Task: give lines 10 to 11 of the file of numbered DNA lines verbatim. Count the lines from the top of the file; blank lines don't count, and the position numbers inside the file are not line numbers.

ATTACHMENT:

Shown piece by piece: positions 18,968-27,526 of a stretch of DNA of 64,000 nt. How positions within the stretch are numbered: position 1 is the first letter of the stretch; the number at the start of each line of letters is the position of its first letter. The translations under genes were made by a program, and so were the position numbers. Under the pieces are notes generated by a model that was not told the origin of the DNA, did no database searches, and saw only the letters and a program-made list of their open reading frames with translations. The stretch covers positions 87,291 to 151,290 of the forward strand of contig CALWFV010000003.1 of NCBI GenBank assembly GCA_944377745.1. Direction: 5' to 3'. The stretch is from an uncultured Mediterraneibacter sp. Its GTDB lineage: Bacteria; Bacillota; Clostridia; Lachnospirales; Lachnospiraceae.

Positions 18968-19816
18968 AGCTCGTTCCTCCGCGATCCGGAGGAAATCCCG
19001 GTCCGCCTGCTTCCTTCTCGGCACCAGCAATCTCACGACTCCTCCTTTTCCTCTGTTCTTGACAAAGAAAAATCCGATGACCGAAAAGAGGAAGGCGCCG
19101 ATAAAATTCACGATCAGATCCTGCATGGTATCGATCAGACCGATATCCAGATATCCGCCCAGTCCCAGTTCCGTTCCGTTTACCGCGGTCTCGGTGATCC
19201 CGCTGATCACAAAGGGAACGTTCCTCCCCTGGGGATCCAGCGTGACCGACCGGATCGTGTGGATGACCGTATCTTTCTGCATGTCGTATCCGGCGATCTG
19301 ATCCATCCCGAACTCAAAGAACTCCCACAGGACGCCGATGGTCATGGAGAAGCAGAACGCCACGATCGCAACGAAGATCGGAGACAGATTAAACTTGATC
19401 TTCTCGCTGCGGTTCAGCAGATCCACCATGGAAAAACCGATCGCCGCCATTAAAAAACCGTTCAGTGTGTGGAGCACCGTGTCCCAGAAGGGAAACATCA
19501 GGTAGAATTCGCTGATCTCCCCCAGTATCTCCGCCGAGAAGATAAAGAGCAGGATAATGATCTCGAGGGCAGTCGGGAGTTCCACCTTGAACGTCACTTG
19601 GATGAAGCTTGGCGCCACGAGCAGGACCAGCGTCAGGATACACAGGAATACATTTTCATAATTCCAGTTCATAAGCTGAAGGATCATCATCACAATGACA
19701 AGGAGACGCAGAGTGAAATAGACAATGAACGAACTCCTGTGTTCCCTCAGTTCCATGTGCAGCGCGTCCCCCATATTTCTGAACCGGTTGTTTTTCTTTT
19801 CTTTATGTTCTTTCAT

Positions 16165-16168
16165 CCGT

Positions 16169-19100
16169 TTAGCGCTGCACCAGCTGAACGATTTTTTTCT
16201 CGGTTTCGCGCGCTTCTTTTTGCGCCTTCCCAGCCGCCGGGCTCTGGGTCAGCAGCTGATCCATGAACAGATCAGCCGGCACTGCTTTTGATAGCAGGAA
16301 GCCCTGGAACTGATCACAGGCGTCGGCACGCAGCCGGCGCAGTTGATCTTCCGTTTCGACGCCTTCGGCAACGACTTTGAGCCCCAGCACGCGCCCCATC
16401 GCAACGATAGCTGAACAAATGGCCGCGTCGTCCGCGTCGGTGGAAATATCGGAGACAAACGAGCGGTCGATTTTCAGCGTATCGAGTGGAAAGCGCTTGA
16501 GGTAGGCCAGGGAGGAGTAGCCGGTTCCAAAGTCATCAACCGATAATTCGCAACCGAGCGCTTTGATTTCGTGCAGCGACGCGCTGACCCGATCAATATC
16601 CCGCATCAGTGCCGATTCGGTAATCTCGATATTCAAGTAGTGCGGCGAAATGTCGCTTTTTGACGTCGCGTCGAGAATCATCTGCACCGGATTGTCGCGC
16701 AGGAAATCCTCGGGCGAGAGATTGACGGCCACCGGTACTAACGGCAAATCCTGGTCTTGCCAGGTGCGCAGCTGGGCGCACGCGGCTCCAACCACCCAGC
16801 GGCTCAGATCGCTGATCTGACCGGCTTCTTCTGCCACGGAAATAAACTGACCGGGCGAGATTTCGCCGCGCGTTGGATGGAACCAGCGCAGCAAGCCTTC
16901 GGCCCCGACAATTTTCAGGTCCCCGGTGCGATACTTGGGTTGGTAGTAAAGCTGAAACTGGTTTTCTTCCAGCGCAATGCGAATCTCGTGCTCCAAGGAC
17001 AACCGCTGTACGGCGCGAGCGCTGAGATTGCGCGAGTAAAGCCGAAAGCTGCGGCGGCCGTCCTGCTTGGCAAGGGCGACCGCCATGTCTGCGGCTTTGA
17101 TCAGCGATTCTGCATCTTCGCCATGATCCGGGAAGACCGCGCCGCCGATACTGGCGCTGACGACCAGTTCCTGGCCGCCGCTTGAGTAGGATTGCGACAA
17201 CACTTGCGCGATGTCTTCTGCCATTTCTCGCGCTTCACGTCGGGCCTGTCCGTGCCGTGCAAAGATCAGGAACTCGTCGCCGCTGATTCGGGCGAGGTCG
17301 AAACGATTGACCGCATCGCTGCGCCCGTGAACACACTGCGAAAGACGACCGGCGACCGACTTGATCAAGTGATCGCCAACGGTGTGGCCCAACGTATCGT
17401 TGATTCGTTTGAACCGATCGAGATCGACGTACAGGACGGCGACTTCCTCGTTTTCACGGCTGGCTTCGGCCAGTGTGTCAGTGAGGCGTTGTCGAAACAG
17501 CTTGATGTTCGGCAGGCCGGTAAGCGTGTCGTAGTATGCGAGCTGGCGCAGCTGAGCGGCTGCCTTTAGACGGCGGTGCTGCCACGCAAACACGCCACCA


19601 GATGAAGCTTGGCGCCACGAGCAGGACCAGCGTCAGGATACACAGGAATACATTTTCATAATTCCAGTTCATAAGCTGAAGGATCATCATCACAATGACA
19701 AGGAGACGCAGAGTGAAATAGACAATGAACGAACTCCTGTGTTCCCTCAGTTCCATGTGCAGCGCGTCCCCCATATTTCTGAACCGGTTGTTTTTCTTTT